May 08

US Attorney General Eric Holder Addresses the Faculty of Law at University of Auckland

US Attorney General Eric Holder Addresses the Faculty of Law at University of Auckland

The United States Attorney General Eric Holder was in Auckland on May 7, 2013 to meet with the attorney generals of the Quintet (NZ, Australia, UK, USA and Canada) to discuss international cooperation on fighting cyber crime, human trafficking, corruption, child pornography and domestic violence. This meeting took place on the campus of the University of Auckland and was hosted by the University’s Faculty of Law.

Attorney General Holder explained that crime in the 21st Century has become international in nature, and the enforcement and prosecution of this crime must be an international effort. The lessons that the United States and other members of the Quintet have learned through their cooperation together to thwart international terrorism is now being opened to other areas of law enforcement. Mr. Holder stated that the common values between the countries of the Quintet allowed for an interchange and intermingling of best practices to help protect the most vulnerable people in our societies. Attorney General Holder’s comments were of particular interest given the recent attempt by the United States Justice Department to extradite Kim Dotcom, owner of the defunct internet giant MegaUpload, from New Zealand to the United States on charges of criminal copyright violations. Mr. Holder’s comments were vague at best regarding exactly what discussions, if any, took place on the Dotcom case. Further, it is the exact topic of cooperation amongst governments to share intelligence to assist each other in the prosecution of domestic crimes which has some Kiwis up in arms regarding the possible extradition of Kim Dotcom. The US Justice Department’s extradition case is in part built on evidence and intelligence which was obtained through the GCSB (the New Zealand security and intelligence agency) and is arguably illegal. Some question the US’s commitment to international principles of due process when it seems willing to use the fruit of the poisonous tree to achieve its goals of extradition. This also bring up the question of whether such illicitly gained evidence could be used in the US courts even though it may have been gained in violation of NZ law. Mr. Holder also addressed the continued importance of cooperation amongst government national law enforcement agencies to prevent further international terrorism. He stressed that although the strength Al Qaeda to stage large scale attacks like those of September 11, 2011 has been broken, the growth of independent terrorists still generally have an international character about them which call for international cooperation. Mr. Holder expressed a desire to more closely associate the sentencing guidelines of the Quintet countries to each other so that judges are given more leeway to punish and rehabilitate criminals, as well as deter crime. The Attorney General expressed that the United States government under the Obama administration was interested in promoting and protecting the civil liberties of individuals, which brought his speech to points regarding US gun laws and the US Supreme Court’s expected ruling on the Defense of Marriage Act (which prohibits interstate recognition of same-sex marriages).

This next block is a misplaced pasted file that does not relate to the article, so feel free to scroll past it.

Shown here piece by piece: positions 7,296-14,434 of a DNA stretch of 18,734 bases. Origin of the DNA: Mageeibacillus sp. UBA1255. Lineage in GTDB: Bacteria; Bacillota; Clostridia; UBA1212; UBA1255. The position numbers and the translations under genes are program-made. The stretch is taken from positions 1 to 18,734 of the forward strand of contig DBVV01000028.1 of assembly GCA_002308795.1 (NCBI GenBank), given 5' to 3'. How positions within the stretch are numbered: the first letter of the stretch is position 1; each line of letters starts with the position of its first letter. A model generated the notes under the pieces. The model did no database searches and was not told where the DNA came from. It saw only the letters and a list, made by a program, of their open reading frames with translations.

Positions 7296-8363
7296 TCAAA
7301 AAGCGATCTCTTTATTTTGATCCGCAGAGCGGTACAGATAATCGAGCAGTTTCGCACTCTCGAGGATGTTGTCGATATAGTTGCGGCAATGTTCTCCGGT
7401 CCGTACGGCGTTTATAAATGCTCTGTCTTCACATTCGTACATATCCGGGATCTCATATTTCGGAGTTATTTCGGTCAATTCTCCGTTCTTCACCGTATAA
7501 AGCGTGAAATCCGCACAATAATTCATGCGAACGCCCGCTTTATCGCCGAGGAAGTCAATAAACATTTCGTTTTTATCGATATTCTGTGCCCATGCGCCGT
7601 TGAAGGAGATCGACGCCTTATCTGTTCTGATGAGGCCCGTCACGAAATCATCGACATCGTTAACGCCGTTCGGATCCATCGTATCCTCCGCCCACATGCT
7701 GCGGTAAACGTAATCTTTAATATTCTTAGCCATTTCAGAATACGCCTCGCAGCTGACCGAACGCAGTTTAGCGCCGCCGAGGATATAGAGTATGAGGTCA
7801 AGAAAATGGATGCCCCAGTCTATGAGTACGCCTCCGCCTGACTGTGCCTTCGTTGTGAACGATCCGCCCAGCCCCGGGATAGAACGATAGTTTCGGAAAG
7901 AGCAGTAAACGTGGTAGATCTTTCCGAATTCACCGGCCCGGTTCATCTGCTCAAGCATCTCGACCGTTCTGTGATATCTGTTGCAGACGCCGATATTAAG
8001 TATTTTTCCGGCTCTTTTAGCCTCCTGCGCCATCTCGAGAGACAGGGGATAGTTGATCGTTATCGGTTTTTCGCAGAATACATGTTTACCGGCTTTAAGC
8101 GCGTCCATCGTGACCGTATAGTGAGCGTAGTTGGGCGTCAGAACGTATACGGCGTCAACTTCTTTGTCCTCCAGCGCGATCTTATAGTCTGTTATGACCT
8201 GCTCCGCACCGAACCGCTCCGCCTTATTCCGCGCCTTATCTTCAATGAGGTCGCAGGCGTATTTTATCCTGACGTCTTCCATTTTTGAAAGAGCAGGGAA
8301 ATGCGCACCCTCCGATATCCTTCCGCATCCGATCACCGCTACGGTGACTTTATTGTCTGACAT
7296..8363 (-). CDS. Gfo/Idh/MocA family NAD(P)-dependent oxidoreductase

Mr. Holder stated that he believe that toxic political bickering between the political parties is keeping common sense gun laws from being put into place. Specifically, Mr. Holder cited the recent demise of a law which would require background checks for those seeking to purchase a gun. The public in general is in favor of such a regulation, says Mr. Holder, but the agenda of a very small segment of society has kept such common sense regulations from passing. Mr. Holder also cited the Justice Department’s official finding against the constitutionality of the Defense of Marriage Act and expressed his opinion that he believes the US Supreme Court will strike the law down for its violation of the Equal Protection Clause and Full Faith and Credit Clause of the US Constitution. He expressed the view, much in line with the modern view of the historic Voting Rights Act of 1965, that the next generation of Americans will wonder at the previous generation’s hang-up on gay rights and gay marriage. The attorneys at Norris Echetebu Law were in attendance at Mr. Holder’s speech and continue to be on the cutting edge of US legal issues in New Zealand.